uint32_t B = strip.Color(0, 0, 255);
        uint32_t W = strip.Color(255, 255, 255);”

        Doesn’t look like he is adjusting brightness control. Also, PWM is not required for WS2812. They use a serial protocol.
        Last but not least, the LED settings could have been moved to the setup() section. Those LEDs retain the last setting until you update them (or turn them off).

        1. You modify those lines to adjust the color and brightness. I go over that in the instructable near the end, in the step about tuning and calibration. Thanks for the tip about putting it in the setup. I will have to do that.

          1. Yeah, I kind of address this in the instructable, but I am not a computer programmer in any way. I modified a neopixel sketch from adafruit to get it going. I really need to look into it more, as I am sure there is a much more elegant way of programming it.

      1. It’s probably easier to buy the WS’s, they come ready-mounted on nice convenient strips. And they do use PWM, although it’s the WS controller itself that does that. The alternative would be either building a manual PWM setup, or using lots of resistors to drop the current. One resistor per LED, for however many dozen LEDs he’s got surrounding the plastic.

        This time it probably was the simplest way to do it.

        And nice project!

  1. I wonder if it would be possible to laser engrave the acrylic to make it act like a diffraction grating. Theoretically, you could light a full color image with only white light that way. Might be something interesting for someone with access to the materials and tools to try.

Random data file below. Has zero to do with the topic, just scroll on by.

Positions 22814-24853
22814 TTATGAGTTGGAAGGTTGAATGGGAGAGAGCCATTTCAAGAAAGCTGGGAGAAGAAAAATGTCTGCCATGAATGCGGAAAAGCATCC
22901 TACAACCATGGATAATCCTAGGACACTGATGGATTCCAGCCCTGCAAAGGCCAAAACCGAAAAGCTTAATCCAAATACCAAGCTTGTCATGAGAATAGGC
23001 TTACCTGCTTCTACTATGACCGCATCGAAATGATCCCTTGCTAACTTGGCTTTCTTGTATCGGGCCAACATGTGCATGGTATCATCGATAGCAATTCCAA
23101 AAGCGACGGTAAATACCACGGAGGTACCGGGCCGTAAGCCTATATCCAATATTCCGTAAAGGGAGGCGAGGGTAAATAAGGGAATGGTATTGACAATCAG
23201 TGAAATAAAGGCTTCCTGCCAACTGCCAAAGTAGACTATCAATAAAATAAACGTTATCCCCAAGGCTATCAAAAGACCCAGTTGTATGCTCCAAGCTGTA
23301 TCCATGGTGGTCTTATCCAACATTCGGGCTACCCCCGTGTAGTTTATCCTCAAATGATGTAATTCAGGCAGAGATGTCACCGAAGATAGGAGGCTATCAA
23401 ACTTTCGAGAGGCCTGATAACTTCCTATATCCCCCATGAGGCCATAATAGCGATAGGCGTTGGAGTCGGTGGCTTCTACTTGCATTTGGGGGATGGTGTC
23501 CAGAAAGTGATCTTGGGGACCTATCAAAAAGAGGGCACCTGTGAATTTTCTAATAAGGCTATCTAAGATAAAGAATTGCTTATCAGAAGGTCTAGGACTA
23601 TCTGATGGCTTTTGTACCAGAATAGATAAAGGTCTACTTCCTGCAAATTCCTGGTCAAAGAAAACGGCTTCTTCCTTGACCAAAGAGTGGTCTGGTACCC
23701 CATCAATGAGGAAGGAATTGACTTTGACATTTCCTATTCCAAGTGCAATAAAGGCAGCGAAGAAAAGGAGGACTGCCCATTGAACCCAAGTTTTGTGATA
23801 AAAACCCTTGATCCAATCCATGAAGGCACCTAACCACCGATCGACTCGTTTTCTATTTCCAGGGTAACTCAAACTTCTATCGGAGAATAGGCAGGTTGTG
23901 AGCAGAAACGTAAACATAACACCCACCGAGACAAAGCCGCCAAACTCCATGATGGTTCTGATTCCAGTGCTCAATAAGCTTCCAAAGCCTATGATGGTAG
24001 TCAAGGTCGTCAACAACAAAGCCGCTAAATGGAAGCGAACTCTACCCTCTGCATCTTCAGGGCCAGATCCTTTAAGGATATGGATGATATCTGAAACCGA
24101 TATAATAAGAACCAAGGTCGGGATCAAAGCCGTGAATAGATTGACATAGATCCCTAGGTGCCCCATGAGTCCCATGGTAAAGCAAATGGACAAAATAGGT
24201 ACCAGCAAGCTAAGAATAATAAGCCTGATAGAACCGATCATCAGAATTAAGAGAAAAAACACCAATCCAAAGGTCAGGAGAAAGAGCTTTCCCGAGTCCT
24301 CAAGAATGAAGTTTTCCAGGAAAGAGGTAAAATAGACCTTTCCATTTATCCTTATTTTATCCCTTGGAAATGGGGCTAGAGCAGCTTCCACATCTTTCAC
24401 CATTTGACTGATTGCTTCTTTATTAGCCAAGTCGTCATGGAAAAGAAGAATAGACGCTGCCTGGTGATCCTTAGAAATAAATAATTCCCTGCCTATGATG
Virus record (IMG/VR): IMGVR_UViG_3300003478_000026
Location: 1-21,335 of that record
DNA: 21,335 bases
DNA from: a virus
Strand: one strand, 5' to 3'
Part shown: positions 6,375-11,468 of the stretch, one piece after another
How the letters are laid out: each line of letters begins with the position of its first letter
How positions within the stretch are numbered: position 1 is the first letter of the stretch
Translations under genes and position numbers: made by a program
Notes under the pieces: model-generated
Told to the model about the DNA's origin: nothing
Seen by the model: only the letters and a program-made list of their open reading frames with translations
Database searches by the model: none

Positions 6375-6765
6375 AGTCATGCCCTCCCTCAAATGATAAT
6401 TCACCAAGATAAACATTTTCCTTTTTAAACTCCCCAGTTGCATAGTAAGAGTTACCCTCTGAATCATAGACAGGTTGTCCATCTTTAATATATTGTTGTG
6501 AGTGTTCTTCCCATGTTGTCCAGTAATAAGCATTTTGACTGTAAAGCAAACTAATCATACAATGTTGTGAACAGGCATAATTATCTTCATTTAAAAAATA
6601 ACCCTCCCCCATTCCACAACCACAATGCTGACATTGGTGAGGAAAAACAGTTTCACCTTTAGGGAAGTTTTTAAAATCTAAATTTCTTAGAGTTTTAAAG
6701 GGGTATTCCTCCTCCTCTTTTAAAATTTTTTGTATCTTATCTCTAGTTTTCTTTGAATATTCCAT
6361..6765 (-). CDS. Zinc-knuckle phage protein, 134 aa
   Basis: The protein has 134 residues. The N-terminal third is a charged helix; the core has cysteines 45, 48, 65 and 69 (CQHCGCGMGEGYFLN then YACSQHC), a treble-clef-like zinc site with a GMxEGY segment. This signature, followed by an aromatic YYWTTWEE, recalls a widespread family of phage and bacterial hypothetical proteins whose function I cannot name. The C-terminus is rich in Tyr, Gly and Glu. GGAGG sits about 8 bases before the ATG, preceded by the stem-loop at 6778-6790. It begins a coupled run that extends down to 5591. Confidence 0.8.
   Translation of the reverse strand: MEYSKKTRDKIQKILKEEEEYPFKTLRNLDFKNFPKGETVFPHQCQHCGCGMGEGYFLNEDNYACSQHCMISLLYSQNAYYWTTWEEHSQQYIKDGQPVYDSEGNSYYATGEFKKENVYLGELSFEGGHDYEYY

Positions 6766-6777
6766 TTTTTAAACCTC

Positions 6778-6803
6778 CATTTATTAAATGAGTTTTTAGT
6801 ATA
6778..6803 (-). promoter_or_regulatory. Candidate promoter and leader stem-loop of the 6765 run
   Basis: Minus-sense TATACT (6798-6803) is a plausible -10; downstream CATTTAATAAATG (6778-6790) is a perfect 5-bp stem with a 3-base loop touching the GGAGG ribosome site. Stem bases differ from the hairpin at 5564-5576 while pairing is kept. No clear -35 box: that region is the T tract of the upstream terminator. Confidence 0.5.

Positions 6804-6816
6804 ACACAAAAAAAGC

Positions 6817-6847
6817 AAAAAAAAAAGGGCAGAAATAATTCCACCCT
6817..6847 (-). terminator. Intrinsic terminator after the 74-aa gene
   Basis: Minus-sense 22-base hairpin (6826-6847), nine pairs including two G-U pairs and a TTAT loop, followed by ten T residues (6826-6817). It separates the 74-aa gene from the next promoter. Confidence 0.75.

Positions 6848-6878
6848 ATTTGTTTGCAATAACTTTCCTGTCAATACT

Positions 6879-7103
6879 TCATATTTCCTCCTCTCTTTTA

1. Every diffraction-based colour thing I’ve ever heard of has been more or less nanotechnology. At least using nano-sized particles. Would be cool, it’d be bordering on holography, or actually would be holography.

  2. Pedantic mode on!
    “Shine a light into the sheet from the edge, and refraction takes over to light up the artwork.”
    Actually, light travels through the acrylic due to total internal reflection (which, like refraction, is caused by the acrylic and air having different indices of refraction), and it “escapes” through the engraved areas because they “frustrate” this process, hence FTIR: frustrated total internal reflection.
    Pedantic mode off!
    Nice effect! I’ve been wanting to make a layered design like this and then turn layers on and off for animation.

  3. I’m really impressed by how well the colors turned out. The dithering really was a smart step here, I don’t think I would have worked otherwise. Good job! I actually have access to a laser cutter through my lab so I will definitely try this out… :)

  4. I’ve been working on this for the past 5 years, and was recently awarded a patent on the process. Solid effort for a first attempt! I believe this will change the future of printing as we know it. It will never replace traditional print, as we know it, but it will become a new form of print with numerous advantages to ink-on-paper. Kudos! Get in touch, if you would like to discuss.